China Clay Images

China Clay Images: This page contains pictures that were taken in the area but I cannot exactly pinpoint where they were taken. I saw so much in 2016 keeping track of everything was a bit of a nightmare.

China Clay Images

China Clay Images 1 – It’s amazing what you find just driving around, almost hidden by bushes, a Cornish Boiler.

China Clay Images

China Clay Images 2 – I was not really sure why it was here, there was a vertical pipe which could have been used as a chimney. However this would not have provided enough draught for the boiler.

China Clay Images

China Clay Images 3 – A final image of the boiler showing the classic arrangement of rivets on the front face. This was a real find and a great addition to China Clay Images page.

This next location was a disused processing plant in one of the pits. This place like so many I saw had just been abandoned. So much equipment just forgotten about, it was an amazing place to take photographs.

China Clay Images

China Clay Images 4 – Old equipment just left in the processing area, I would have loved to stay longer but as usual time was the enemy.

China Clay Images

China Clay Images 5 – This is a Cyclone used in the sand processing cycle to separate out the various grades of sand.

China Clay Images

China Clay Images 6 – This image shows the feed and distribution to the cyclones.

China Clay Images

China Clay Images 7 – A wider view of the processing area.

China Clay Images

China Clay Images 8 – The buildings were crammed full of redundant processing equipment.

Driving around one of the pits I saw these disused Monitor huts. Huw stopped for me, it was a good photo opportunity.

Mr Mike Knight has kindly written some words about his experiences as a Mining Engineer in the Clay Industry:

As promised I will give you some information from my experiences with the above equipment. The Monitors, Huts and Pumps were essential all ‘in house’ manufacture within English China Clays Lovering and Pochin ECLP. This was later renamed ECC and finally Imerys. I can’t be certain as to whether the design was borrowed from other industries, but development was definitely progressed ‘in house’.

China Clay Images

China Clay Images 9 – The smashed window of a Monitor Hut makes an interesting image.

The Monitor Huts were manufacture at the ECC Engineering workshops at Drinnick in the village of Nanpean. These workshops employed a multi disciplined workforce ranging from fitters to welders through to carpenters and electricians. The huts were first manufactured in wood by the carpenters then moved through the workshop to have the aluminium cladding and blast screens fitted. They were then subsequently mounted on a fabricated skid frame to enable them to be moved around the base of the clay pit using a bulldozer and chains.

China Clay Images

China Clay Images 10 – The same hut with a monitor laid to rest in front.

The huts were fitted out with manual of automatic controls for the monitor. This involved a consul and hydraulic fittings. The monitor could be used to manually aim at a clay seam or move within a preset pattern. Finally they were also equipped with a few creature comforts for the operators heater and kettle.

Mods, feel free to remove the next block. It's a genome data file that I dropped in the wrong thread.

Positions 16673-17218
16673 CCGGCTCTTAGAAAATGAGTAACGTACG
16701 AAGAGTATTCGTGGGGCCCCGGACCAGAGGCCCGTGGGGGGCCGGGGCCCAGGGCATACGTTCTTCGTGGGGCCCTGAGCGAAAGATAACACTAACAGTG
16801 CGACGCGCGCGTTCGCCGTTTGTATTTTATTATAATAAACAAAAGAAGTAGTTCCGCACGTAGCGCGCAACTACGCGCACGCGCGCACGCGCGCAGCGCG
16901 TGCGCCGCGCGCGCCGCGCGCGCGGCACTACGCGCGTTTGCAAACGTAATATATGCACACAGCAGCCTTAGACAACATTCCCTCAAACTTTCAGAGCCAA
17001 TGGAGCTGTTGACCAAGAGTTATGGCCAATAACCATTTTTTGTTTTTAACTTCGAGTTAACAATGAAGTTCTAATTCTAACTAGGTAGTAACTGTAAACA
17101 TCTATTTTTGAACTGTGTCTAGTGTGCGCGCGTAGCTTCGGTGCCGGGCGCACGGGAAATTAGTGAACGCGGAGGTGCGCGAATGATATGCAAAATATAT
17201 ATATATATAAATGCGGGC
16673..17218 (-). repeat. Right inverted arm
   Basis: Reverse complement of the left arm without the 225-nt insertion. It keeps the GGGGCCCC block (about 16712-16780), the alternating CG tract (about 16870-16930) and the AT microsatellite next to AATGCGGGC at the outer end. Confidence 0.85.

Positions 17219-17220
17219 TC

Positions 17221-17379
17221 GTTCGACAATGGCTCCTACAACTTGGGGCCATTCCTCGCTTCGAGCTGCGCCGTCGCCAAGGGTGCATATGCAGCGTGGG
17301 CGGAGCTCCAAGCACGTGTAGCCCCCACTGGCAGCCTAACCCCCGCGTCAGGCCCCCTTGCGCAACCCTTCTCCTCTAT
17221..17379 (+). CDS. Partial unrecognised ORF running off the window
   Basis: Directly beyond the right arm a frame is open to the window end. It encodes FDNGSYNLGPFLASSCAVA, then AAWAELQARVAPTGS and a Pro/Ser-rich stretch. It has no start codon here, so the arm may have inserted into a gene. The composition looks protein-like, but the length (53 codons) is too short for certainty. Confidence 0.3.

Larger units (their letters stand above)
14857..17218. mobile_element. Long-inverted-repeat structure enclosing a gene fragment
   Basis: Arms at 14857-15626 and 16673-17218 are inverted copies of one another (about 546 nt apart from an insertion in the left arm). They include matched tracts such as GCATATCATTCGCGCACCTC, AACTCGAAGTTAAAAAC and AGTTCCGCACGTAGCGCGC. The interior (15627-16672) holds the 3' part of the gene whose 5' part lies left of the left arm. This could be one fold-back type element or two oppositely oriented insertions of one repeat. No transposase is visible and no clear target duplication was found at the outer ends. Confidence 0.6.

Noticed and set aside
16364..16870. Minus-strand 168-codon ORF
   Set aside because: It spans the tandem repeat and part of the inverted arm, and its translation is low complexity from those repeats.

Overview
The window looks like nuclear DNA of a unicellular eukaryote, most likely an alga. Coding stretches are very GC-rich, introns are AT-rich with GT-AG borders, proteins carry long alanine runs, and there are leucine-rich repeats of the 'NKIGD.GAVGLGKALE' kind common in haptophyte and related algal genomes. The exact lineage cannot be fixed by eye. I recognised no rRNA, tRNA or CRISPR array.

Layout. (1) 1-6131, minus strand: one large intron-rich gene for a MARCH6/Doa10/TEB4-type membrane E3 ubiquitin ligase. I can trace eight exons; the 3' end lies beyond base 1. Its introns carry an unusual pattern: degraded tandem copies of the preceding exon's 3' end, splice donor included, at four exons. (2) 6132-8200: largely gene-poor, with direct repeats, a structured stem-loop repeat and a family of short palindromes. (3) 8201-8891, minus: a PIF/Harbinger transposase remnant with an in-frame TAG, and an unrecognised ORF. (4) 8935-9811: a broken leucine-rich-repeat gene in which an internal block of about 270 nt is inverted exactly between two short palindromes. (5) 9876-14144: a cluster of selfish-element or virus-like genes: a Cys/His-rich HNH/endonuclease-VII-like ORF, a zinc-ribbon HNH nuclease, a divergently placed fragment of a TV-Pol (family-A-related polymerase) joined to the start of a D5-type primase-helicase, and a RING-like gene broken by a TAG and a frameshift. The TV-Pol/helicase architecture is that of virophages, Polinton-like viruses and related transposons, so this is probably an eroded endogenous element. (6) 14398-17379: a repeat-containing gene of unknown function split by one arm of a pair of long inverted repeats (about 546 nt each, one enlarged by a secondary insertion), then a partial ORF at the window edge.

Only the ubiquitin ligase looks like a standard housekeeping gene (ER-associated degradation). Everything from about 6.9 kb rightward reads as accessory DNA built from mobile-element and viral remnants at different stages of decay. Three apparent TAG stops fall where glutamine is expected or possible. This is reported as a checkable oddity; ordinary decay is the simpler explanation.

Cornish Mining

China Clay Images 11 – There were several disused huts here with much equipment.

Basically the Monitor is a high pressure water nozzle. This water is aimed at the clay seam, washing the clay from the granite. Due to high pressures the hut needed to be protected from flying debris, hence the blast screens and toughened windscreens. The huts were vacated during blasting operations but obviously their structures were sometimes subjected to impact from flying rocks and debris.

Cornish Mining

China Clay Images 12 – Much of the external aluminium had been removed exposing the timber underneath.

Both the huts and monitors were regularly returned to the workshops for repair and overhaul. Originally the huts and cladding were manufactured to an extremely rough guideline. In fact the carpenter made something with materials that ‘came to hand’.
Over the years a programme of standardisation took place with all huts and cladding being made to a set of drawings. This enabled spares to be held for either on site or workshop repair.

Cornish Mining

Cornish Clay Images 13 – Old Monitors and pumps carelessly discarded.

The monitors were manufactured at ECC’s sister workshops Charlestown Engineering. This was located just up the road from Charlestown Harbour. They came in two sizes 4″ and 6″, i.e. a 4″ or 6″ pipe size. The pipe bends and swivel joints within the monitor enabled accelerated flow and directional control of the water flow. The monitor itself was on a purpose built skid frame and linked to its control system within the hut via hydraulic hoses. The water supply was provided using high pressure twin stage pumps, also manufactured ‘in house’.

Cornish Mining

Cornish Clay Images 14 – Save the best to last, this is my favorite image of the Monitor huts.

In its heyday the Engineering division of ECC employed some 1,000 people. The Charlestown site alone employed almost 300 people and included a Foundry and full manufacturing facilities. Sadly as time moves on and traditional engineering declines all we have are memories and photographs.

My thanks to Mike Knight for taking the time to write this information for this page.

These sites are on private property, they should not be entered without permission, a suitable escort and health and safety equipment.

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